These metropolitan arrangements - largely a product of informal urban conurbation due to agglomeration - can serve as political-economic centroids of future autonomous regions. Imagine, for instance, the entire Central Visayas acting as an autonomous region with Metro Cebu as the political and economic center, or the Metro Luzon Urban Beltway super-region with Metro Manila as its capital. It might be a more logical way to reorganize the Philippines.

There is another reason why urban agglomeration can be a useful guide for reapportionment. Consider for instance the tight supply chain network of Metro Manila and Bulacan and Laguna in the fast-food franchise business. Or Baguio's position as a commercial hub for Benguet - with many of many of the agricultural and mining goods produced in Benguet passing through Baguio for processing, sale or further distribution down south. Or the Cebu-Bohol trading facilitated by Roll-on/Roll-off ferry services.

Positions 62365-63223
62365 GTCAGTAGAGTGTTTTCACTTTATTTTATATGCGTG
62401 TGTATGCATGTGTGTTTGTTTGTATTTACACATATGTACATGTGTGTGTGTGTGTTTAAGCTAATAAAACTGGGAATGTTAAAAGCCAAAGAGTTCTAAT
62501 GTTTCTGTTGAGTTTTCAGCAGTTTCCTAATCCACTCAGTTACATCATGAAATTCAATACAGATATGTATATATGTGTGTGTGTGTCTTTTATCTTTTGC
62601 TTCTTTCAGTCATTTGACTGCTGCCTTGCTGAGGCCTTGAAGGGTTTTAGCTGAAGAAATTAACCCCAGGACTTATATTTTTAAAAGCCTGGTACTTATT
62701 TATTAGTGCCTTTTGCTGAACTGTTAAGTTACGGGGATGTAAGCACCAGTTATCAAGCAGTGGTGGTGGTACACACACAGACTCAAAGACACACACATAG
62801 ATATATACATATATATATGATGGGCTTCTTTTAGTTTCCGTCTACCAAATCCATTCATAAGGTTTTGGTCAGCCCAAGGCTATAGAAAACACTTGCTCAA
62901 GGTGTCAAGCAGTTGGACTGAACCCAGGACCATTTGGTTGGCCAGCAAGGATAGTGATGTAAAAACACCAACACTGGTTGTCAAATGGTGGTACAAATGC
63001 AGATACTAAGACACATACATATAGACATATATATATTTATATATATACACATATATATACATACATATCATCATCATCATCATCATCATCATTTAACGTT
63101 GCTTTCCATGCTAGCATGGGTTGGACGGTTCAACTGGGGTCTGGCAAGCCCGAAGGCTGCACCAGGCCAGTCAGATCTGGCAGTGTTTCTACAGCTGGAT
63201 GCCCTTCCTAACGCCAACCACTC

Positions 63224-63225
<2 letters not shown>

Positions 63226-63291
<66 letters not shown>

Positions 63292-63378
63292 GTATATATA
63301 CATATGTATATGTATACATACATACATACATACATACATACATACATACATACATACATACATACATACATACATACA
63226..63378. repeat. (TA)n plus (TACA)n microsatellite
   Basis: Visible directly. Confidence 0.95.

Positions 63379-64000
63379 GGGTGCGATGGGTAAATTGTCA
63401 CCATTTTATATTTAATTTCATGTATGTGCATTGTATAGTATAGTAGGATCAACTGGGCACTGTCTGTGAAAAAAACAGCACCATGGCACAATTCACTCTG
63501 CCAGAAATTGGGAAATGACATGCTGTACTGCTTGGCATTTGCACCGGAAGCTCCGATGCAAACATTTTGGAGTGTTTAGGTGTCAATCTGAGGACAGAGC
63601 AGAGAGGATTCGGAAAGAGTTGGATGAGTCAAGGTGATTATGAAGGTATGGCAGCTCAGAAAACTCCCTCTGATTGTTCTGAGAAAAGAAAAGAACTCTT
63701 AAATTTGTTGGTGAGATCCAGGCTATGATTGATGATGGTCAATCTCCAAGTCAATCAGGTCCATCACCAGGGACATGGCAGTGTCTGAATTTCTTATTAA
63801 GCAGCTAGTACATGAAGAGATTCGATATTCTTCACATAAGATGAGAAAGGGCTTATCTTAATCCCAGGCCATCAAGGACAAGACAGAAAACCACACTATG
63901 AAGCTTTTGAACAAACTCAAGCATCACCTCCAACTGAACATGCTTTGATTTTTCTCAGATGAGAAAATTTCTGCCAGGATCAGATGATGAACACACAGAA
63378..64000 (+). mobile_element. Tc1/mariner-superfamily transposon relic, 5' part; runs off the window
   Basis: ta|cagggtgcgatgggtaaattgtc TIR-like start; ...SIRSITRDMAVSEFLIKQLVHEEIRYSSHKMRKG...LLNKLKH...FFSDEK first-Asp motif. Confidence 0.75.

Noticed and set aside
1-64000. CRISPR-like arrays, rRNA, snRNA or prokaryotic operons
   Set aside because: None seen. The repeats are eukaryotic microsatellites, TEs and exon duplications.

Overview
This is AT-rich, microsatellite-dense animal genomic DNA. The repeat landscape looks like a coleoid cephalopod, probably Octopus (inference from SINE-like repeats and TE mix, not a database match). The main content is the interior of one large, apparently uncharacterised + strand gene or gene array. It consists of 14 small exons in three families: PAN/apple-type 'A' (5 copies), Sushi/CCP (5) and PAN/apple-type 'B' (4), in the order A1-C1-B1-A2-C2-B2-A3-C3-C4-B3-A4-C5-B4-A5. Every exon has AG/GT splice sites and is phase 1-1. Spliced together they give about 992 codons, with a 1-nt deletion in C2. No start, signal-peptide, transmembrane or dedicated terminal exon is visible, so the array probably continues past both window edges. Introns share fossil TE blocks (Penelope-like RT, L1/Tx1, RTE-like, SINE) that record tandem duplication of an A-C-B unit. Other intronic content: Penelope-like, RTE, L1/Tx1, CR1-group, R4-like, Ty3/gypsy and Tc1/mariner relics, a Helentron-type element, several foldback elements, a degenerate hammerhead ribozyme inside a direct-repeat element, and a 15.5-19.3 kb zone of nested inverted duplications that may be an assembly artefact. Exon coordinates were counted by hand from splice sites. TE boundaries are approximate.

These and many more are examples of conurbations scattered across the Philippines, tightly linked by intra-area trading (whether for consumption or as part of a supply chain) and usually characterized by product diversity. They are no different from, say San Diego–Tijuana conurbation (which does not follow national boundaries) as well as Taiheiyō Belt in Japan.
San Diego-Tijuana Conurbation
To know these conurbations, we can check on statistics on commodity flows and domestic trade and see adjacent regions with high trading (although as we said trade may not follow political boundaries). Successful OTOP (one town - one product) LGUs can also serve also serve as a possible sign of emerging Philippines conurbations.